This Israeli Filmmaker Wants to Tell You a Story

Eyal Resh is not an activist, but an artist who believes he can change the world

Eyal Resh

Eyal Resh (Photo: Courtesy Eyal Resh)

Sirens blare, warning Israelis they have only seconds to find shelter from the rockets being launched from Palestinian territories. Children run for their lives, while a surface-to-air interceptor missile is launched, racing toward the sky. And in an instant, fear turns to joy as a deadly image morphs into celebratory fireworks, laugher and cheering crowds.

This is the genius of filmmaker Eyal Resh.

Resh doesn’t dream about being the next Steven Spielberg or Martin Scorsese. The 27-year-old Israeli has come to America not to “make it” in Hollywood, but to impact a tougher audience: the global theatre of world opinion.

“I truly see it as my responsibility to use my abilities in order to change Israel’s image in the U.S. and in the world,” Resh told the Haym Salomon Center. “It means putting messages out there that will help people understand what Israel is all about, from its beauty to the richness of its complexity. It also means nurturing the Israeli-American and Jewish communities here in the states.”

Telling Israel’s Story” is more than just his life’s calling. It’s also the title of a documentary Resh directed last year for the Israeli news outlet Times of Israel.

Described by Jewish News Service (JNS) as a “widely viewed film, [it] seemingly begins as a promotional tourism video, but quickly evolves to offer a multi-layered perspective,” Resh offers a viewpoint that reveals the miracle of the Jewish state. He brilliantly takes the viewer on an emotional roller coaster, experiencing the wonder of Israel in just under four minutes.

As he expected, Resh was criticized by some for making “an outright pro-Israel propaganda film.” He received death threats, but believes respect for his work continues to win the conversation.

Born and raised in Israel, Resh’s talents did not escape notice of Israel’s military officials.

“My army service was unique. I served three years as the main director of the Cinema Unit of the Israeli Air Force,” explains Resh. “I did huge productions there—for example, a movie about air fueling that was shot in the air with six aircraft, an instructional video about the combat doctrine and much more.”

Ironically, Resh’s love for his homeland is why he has come to the United States. He sees America as the place where he can best refute the “false narratives” and “downright lies” told about Israel in the media and by anti-Israel organizations promoting the Boycott, Divestment and Sanctions movement on college campuses.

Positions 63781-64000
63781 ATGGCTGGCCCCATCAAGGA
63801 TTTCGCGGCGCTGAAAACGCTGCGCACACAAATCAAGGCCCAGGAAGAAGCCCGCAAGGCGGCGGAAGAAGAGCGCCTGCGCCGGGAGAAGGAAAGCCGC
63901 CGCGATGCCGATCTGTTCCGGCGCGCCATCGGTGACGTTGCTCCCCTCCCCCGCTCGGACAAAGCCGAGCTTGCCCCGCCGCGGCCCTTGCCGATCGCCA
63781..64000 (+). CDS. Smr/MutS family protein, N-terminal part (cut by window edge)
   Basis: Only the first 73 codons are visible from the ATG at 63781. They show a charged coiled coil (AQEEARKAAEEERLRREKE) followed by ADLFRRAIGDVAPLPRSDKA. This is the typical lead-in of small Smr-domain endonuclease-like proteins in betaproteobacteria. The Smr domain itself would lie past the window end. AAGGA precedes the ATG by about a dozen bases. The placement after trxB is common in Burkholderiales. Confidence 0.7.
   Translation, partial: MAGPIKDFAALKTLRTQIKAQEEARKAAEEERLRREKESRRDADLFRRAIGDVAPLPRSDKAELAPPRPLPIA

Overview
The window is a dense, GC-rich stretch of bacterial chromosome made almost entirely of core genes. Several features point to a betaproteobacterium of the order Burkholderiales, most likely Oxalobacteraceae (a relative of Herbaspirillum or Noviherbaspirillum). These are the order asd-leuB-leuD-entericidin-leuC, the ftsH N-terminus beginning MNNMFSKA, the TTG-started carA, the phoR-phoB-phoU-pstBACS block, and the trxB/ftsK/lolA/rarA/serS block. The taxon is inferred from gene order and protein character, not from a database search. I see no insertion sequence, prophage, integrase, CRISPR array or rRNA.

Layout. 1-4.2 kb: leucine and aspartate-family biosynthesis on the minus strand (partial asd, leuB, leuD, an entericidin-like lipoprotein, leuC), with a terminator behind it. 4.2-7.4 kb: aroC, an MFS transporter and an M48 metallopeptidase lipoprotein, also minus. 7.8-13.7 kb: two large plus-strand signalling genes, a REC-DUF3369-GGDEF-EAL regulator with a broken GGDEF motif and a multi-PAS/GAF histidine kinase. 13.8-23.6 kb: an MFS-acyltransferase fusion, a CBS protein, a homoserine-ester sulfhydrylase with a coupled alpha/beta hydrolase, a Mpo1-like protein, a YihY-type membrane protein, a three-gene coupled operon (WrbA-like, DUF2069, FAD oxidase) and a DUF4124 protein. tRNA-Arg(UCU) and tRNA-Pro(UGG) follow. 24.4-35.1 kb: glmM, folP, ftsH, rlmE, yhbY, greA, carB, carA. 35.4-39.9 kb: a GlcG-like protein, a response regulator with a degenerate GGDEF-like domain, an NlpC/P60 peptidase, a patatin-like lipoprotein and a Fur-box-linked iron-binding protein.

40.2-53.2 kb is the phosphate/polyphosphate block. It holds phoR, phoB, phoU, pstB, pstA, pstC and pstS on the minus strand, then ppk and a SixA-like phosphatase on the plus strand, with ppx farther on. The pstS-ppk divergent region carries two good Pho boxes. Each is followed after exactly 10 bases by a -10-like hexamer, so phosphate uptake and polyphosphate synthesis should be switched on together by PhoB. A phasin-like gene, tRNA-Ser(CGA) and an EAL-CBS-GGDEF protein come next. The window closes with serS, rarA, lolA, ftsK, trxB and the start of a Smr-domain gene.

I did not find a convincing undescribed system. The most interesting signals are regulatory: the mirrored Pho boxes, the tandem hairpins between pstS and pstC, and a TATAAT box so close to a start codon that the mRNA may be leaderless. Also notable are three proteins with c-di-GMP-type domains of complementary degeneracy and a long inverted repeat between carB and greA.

“The fight for the truth about Israel must come from America,” said Resh. “By educating the Jewish and Israeli-American community in the United States, fortifying them with the facts and beauty of Israel, I feel we can ultimately have a more global impact.”

Recent events in Brussels demonstrate the long road ahead for Resh and the Israel advocates he wants to nurture.

Palestinian Authority President Mahmoud Abbas, speaking recently to the European Parliament, received a standing ovation after telling the EU representatives that rabbis in Israel demanded their government poison the water to kill Palestinians. This slanderous vitriol echoed centuries of anti-Semitic lies that led to massacres of European Jews from the Inquisition to the Holocaust.

“These abhorrent remarks is also why I believe my work is important. Lies that promote hatred led to horrible actions in the past and present,” stated Resh. “We see it everywhere and it is unfortunately increasing by the day. Statements like Abbas’ are dangerous to our world and there has to be a reaction to them.”

Resh added: “My main question is how I react in a way that will actually change people’s perspective for the good and not increase the violence. Using all the tools in my disposal, I had chosen to tell the world Israel’s complex story by showing the human component behind it.”

At Resh’s core, he is not an activist but an artist who believes that great art can change the world.

His talents have been recognized by the artistic world.

Even though he does not possess a bachelor’s degree, Resh was accepted to the Master of Arts program at the prestigious California Institute of the Arts, a school founded by Walt Disney, where he studied film directing.

His narrative production, Arrival, deals with Jewish and Israeli identity and the idea of collective memory. It was screened at Walt Disney Concert Hall in Los Angeles as part of the CalArts showcase.

His talents behind the camera are not limited to film. Last year he traveled to India, capturing the country in photos. The Hillel Center at UCLA funded an exhibition of his photography from India that ran for many weeks in Los Angeles.

Currently, Resh is making a short animated film about two Israeli soldiers who died in the Gaza war. He is also working on a feature film about former Prime Minister Yitzhak Rabin.

Resh is very aware that people on both sides of the conflict are suffering. He regards his work as carrying a message that all people can understand.

“These are all universal stories that every person on this planet can relate to. In my mind, this is the best way to open people’s eyes to what enormous price both sides are paying.”

Paul Miller is president and executive director of the news and public policy group Haym Salomon Center. Follow him on twitter @pauliespoint

This Israeli Filmmaker Wants to Tell You a Story